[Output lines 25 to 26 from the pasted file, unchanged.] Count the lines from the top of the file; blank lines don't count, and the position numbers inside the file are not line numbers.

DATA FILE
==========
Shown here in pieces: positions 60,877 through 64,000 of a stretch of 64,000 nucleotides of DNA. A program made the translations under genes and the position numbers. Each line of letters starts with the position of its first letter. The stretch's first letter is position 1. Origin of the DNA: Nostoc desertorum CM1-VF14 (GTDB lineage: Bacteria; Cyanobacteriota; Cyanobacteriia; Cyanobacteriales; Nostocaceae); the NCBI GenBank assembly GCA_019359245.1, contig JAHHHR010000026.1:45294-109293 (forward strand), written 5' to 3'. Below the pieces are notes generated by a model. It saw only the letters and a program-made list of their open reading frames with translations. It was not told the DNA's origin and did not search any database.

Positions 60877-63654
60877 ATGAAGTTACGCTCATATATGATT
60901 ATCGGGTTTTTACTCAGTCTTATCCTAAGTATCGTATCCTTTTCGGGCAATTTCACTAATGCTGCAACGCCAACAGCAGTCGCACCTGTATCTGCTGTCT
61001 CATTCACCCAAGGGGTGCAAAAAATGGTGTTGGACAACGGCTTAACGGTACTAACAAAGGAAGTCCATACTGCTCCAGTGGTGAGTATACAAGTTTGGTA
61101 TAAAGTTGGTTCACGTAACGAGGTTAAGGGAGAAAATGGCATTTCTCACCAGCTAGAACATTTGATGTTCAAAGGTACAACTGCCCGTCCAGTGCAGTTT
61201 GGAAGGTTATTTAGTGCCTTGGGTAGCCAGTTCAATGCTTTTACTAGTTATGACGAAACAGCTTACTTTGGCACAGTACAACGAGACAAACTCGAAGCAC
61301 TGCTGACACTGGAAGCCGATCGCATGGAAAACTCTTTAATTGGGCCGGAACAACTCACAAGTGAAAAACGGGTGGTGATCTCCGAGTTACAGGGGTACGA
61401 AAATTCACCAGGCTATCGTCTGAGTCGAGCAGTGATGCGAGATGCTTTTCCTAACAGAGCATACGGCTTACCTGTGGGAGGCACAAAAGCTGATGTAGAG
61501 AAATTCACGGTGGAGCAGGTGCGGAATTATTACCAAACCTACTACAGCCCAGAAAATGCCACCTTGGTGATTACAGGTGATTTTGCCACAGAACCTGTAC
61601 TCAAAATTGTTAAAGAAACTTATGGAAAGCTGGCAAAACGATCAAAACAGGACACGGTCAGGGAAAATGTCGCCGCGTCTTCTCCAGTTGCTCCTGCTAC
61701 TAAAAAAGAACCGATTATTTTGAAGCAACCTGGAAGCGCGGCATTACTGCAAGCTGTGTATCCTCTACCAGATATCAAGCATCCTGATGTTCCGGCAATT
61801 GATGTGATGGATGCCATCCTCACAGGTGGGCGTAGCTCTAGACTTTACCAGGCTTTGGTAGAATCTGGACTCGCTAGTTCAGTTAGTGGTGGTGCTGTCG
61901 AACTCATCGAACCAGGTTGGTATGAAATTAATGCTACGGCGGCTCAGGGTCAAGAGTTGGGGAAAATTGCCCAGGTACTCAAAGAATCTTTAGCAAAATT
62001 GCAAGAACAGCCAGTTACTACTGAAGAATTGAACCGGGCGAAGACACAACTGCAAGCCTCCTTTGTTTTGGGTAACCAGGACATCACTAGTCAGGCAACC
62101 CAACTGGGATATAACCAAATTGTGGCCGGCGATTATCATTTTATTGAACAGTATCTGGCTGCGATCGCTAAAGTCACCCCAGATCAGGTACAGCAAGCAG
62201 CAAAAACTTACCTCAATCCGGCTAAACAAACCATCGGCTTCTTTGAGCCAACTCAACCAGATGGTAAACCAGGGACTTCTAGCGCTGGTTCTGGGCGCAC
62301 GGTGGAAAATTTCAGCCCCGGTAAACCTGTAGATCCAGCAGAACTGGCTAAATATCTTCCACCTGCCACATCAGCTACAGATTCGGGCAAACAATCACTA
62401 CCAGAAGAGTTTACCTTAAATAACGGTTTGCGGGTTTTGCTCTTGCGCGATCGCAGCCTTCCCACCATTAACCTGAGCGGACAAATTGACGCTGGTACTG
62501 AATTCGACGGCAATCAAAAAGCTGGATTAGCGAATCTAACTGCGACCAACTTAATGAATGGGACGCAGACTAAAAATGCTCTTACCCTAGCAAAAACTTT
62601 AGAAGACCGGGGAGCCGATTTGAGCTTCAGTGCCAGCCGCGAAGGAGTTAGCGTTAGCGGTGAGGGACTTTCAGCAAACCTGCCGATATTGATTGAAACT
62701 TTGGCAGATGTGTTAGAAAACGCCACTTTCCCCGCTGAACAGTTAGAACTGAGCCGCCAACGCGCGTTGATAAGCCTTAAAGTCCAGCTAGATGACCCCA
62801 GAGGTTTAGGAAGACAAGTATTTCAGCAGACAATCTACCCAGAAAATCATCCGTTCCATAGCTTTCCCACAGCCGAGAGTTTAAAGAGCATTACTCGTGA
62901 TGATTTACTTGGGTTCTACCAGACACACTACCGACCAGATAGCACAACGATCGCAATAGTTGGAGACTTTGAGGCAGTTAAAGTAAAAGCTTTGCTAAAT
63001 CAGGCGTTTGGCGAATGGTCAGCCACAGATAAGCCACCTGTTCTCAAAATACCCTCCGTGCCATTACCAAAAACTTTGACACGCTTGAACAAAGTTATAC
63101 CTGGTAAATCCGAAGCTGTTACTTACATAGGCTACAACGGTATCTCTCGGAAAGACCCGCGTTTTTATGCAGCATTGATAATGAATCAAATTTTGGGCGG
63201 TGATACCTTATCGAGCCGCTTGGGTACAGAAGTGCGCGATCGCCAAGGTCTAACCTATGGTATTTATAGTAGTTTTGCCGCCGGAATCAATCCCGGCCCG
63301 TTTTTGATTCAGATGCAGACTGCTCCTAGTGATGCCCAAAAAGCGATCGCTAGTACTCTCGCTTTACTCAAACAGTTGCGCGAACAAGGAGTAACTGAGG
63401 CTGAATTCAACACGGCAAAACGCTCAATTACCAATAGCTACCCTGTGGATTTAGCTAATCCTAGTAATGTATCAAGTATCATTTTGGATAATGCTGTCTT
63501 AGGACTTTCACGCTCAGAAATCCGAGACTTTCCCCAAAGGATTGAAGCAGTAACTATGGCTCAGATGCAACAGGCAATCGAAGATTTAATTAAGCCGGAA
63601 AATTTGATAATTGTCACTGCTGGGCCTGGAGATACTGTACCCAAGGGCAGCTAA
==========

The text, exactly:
63001 CAGGCGTTTGGCGAATGGTCAGCCACAGATAAGCCACCTGTTCTCAAAATACCCTCCGTGCCATTACCAAAAACTTTGACACGCTTGAACAAAGTTATAC
63101 CTGGTAAATCCGAAGCTGTTACTTACATAGGCTACAACGGTATCTCTCGGAAAGACCCGCGTTTTTATGCAGCATTGATAATGAATCAAATTTTGGGCGG